The headline of a story at The China Post, with its origins in The Nation, is “Thailand ‘cronyism’ tops list of concerns among global investors.” That would suggest that some kind of survey had been completed and that cronysim was nominated by a significant number of foreign investors as a concern for Thailand.
In fact, the story is about one investor, Marc Faber, and the story’s headline at The Nation was more accurate: “Financial guru Faber knocks Thai ‘cronyism’, pledging scheme.”
It turns out that the “[w]orld-renowned investment guru” has discovered that “the Thai government has appointed people connected to former Prime Minister Thaksin Shinawatra.” Has he been walking around with his eyes shut? Has he not noticed that every Thai government does this? Think of the military junta appointing its government and filling all conceivable slots with its cronies. Faber mentions “Thai (Airways) International,” as an example of Thaksin cronies being appointed. Did he not notice the Democrat Party-led government do the same thing at Thai Inter? Didn’t he notice that the military also intervenes at Thai Inter?
Of course, that all do it doesn’t make it good and right, but where has Faber been until now?
He adds that: “Thailand is unlikely to be a dynamic economy. It’s not going to be like South Korea or Taiwan. In the long run, it could easily grow at 4-5 (percent) per annum for the next 10-20 years unless the whole global economy collapses.” Just to add to the gloom and doom he is famous for, Faber predicted “the entire financial sector was vulnerable to a setback…”. But then he talks up Thai banks and property.
Back in 2009, Faber was quoted at Bloomberg in a story about the health and likely demise of the king:
Publicly traded companies in Thailand are trading at just 11 times estimated 2009 earnings, making them the second- cheapest in Asia after Pakistan. They currently offer a dividend yield that averages 4.7 percent compared with 3 percent for U.S. stocks and as little as 1 percent for Chinese equities, according to data compiled by Bloomberg. That makes Thailand a buy, says Marc Faber, who manages $300 million in Asian shares at Hong Kong-based Marc Faber Ltd….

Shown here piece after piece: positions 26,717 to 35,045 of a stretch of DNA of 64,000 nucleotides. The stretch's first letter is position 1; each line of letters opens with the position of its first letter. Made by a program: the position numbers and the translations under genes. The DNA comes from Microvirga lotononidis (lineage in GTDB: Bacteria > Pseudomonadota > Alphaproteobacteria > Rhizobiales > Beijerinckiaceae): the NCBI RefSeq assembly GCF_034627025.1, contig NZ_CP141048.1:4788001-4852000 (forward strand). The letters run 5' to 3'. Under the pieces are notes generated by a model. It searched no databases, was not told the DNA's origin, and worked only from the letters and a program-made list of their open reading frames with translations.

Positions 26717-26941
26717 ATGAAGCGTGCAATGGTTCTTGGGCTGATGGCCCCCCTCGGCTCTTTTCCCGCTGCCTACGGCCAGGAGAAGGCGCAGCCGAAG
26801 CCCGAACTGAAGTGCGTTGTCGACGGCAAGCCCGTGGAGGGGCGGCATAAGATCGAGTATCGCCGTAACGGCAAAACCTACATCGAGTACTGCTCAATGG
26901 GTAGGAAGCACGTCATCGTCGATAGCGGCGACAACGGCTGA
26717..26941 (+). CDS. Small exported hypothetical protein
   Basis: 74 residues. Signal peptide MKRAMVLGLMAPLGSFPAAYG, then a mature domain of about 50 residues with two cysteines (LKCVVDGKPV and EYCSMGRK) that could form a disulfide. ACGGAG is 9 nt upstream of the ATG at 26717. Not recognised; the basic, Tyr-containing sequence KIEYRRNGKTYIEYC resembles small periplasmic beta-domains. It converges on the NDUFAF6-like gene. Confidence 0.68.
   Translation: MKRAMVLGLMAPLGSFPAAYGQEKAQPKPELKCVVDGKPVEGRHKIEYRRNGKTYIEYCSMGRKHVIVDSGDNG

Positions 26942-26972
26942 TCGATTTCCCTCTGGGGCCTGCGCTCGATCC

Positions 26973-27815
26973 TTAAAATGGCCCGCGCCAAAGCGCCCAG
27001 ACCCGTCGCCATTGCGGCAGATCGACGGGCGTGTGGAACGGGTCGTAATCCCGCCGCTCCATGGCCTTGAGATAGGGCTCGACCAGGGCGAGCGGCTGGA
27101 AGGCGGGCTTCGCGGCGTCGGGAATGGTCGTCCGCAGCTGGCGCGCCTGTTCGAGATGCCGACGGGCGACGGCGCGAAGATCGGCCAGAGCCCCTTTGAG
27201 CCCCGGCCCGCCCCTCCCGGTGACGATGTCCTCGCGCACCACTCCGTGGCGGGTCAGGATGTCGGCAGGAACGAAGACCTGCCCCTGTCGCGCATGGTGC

“I can get here relatively recession-resistant businesses that are well run with a dividend yield of 6 percent or 7 percent,” says Faber, publisher of the Gloom, Boom & Doom Report, who has been buying shares in Thai banks and food producers this year. “If you buy good businesses, it would be most unusual if you did not make good money in 5 or 10 years. And with these dividends, in Thailand you are paid to wait.”
Of course, many of those businesses are run in crony capitalist style by Sino-Thai tycoons who play fast and loose with their companies, workers and shareholders. At the same time, following the 2011 floods, he was more optimistic when cited at Bloomberg:
Investor Marc Faber is more optimistic. He says he doesn’t expect the floods to have any impact on Thailand’s long-term prospects…. In 2000, Swiss-born Faber, who oversees $300 million at Hong Kong-based Marc Faber Ltd., moved his family home to Chiang Mai, a 1,000-year-old walled city 700 kilometers (435 miles) north of Bangkok…. In October, floods seeped into the teak house he built on the banks of the Ping River. Faber, 66, publisher of the Gloom, Boom & Doom Report, says he’ll continue to invest in Thailand…. “Some companies will have second thoughts about expanding their Thailand operations, but the majority will continue to operate here,” he says.
Gloom may be warranted, but so is consistency in claims and clarity of political vision.